I don’t have any problem with the big bumpers, even though I agree that the smaller ones on earlier Pintos look better.

    If I wanted to hot rod one, I’d be looking more toward the drivetrain out of a Mustang SVO or Thunderbird TC rather than a V8 swap, even though I’m swapping a 302 into my Ranger right now lol!

    Like 1
  12. Howard Kerr

    Back when the Pinto wagon first hit showrooms I drove one with the 2 liter and automatic transmission: not a very inspiring car to drive.

    If this were mine and I could afford to dump a large amount of money into it I would swap the 2.3 Lima for a newer Duratec 4 cylinder and a 5 speed manual. This is a popular upgrade on RWD European Fords of the 70s, so it is conceivably doable.

    Eventually I would get around to the exterior where I would remove the roof rack for noise reduction, or maybe keep it… And I would backdate the bumpers to get a bit of weight off each end. I would also keep those wheels, but have them cleaned up a bit.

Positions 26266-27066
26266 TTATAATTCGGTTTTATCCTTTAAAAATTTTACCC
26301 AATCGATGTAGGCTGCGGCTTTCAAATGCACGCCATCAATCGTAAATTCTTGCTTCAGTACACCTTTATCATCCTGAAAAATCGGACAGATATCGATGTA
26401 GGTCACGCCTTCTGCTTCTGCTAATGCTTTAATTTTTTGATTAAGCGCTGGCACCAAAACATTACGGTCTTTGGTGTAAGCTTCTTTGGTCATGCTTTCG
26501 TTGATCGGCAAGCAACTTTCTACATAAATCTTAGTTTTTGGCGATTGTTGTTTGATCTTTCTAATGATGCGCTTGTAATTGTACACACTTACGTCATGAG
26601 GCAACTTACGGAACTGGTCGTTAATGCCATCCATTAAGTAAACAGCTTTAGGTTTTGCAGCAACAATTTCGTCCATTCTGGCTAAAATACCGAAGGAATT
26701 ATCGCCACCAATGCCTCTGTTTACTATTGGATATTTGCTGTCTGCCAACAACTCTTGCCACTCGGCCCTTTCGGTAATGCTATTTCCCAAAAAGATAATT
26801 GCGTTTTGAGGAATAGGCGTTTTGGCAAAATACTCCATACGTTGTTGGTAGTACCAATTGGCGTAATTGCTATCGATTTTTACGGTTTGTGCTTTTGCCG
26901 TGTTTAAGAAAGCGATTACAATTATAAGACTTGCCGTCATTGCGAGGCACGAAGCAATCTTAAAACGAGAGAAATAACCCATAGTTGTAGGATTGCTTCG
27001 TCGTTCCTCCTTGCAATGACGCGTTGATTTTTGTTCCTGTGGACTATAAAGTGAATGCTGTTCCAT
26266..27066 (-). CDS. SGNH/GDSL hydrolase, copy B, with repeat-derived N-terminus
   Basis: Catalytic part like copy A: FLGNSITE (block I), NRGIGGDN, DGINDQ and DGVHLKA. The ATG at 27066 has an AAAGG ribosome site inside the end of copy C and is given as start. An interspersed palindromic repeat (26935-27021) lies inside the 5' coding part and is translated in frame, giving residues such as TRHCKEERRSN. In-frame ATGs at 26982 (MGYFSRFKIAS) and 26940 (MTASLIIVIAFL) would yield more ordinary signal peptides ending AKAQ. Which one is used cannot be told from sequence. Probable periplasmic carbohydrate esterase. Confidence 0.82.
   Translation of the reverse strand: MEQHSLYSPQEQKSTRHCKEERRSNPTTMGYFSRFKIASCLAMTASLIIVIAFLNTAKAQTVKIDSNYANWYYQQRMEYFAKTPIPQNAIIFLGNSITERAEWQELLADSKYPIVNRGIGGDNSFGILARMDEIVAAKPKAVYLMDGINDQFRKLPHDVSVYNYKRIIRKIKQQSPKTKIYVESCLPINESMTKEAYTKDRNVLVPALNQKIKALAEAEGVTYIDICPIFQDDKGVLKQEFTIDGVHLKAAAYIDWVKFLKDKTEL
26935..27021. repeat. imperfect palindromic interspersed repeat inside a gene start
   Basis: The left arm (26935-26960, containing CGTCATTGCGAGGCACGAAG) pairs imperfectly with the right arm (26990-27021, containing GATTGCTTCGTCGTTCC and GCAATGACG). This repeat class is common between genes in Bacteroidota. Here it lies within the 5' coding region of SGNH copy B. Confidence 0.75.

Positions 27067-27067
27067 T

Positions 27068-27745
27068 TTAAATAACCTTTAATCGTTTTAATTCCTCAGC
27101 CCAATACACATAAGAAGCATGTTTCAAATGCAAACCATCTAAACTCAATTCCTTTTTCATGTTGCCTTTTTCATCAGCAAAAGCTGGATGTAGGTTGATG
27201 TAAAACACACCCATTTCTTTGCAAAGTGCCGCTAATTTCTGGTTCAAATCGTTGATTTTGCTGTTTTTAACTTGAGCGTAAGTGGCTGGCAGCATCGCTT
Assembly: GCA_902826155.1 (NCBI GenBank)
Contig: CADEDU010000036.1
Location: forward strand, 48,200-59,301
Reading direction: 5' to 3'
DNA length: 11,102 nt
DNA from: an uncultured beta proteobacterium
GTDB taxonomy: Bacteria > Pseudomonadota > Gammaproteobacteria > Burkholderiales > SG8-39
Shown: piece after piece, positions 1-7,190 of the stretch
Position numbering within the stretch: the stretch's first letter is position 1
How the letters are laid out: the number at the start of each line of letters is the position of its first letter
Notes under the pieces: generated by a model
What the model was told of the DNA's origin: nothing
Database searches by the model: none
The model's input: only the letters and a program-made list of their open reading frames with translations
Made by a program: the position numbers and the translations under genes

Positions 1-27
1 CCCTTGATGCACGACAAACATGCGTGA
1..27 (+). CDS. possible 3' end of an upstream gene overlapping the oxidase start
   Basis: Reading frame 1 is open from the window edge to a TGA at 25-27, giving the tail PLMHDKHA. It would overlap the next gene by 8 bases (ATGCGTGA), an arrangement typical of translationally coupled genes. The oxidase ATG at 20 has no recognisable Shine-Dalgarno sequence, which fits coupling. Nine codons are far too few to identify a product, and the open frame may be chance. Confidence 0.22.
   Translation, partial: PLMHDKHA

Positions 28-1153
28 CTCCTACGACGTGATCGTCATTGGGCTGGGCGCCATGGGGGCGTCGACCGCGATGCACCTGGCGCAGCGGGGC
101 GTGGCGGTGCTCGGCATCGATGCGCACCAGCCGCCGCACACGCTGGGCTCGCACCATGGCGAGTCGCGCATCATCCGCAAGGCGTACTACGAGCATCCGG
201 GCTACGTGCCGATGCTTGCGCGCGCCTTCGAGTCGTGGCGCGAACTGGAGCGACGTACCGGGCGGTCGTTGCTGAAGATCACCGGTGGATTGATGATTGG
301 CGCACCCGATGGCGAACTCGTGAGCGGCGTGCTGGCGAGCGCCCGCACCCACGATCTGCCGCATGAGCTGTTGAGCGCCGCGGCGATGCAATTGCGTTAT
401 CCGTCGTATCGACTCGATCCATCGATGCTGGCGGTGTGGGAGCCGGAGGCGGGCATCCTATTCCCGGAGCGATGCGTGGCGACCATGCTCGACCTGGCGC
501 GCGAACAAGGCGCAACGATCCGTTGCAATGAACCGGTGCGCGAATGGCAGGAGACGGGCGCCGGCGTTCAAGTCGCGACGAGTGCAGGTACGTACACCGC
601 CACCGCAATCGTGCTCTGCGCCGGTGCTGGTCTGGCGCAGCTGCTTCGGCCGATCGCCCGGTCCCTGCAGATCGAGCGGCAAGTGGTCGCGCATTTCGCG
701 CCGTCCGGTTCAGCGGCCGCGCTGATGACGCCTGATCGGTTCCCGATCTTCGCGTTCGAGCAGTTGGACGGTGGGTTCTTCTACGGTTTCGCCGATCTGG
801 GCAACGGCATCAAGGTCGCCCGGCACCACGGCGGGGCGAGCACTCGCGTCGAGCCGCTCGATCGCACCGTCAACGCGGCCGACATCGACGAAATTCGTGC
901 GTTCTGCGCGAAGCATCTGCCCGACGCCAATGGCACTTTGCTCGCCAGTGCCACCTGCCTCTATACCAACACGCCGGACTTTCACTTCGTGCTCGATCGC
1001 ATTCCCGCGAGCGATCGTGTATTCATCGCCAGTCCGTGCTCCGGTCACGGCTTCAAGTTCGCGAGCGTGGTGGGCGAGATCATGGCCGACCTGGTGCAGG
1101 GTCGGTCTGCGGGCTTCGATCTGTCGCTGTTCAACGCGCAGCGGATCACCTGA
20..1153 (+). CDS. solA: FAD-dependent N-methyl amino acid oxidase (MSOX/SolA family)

Like 0
  13. John H.

    78 Pinto Squire wagon, burned mustard yellow with the wood grain, 2.8 V6, the Road Jackal was my hand me down car from the folks after I got my driver’s license. That amazing machine departed for a 79 Capri I promptly crushed in a moment of stupidity. Nothing more surreal than getting out of your car, looking at the front end, radiator distorted into a sideways > pointing in the direction of the front clip 150′ up the road. Kids, do not pull out in front of anyone. Ever.

    Like 0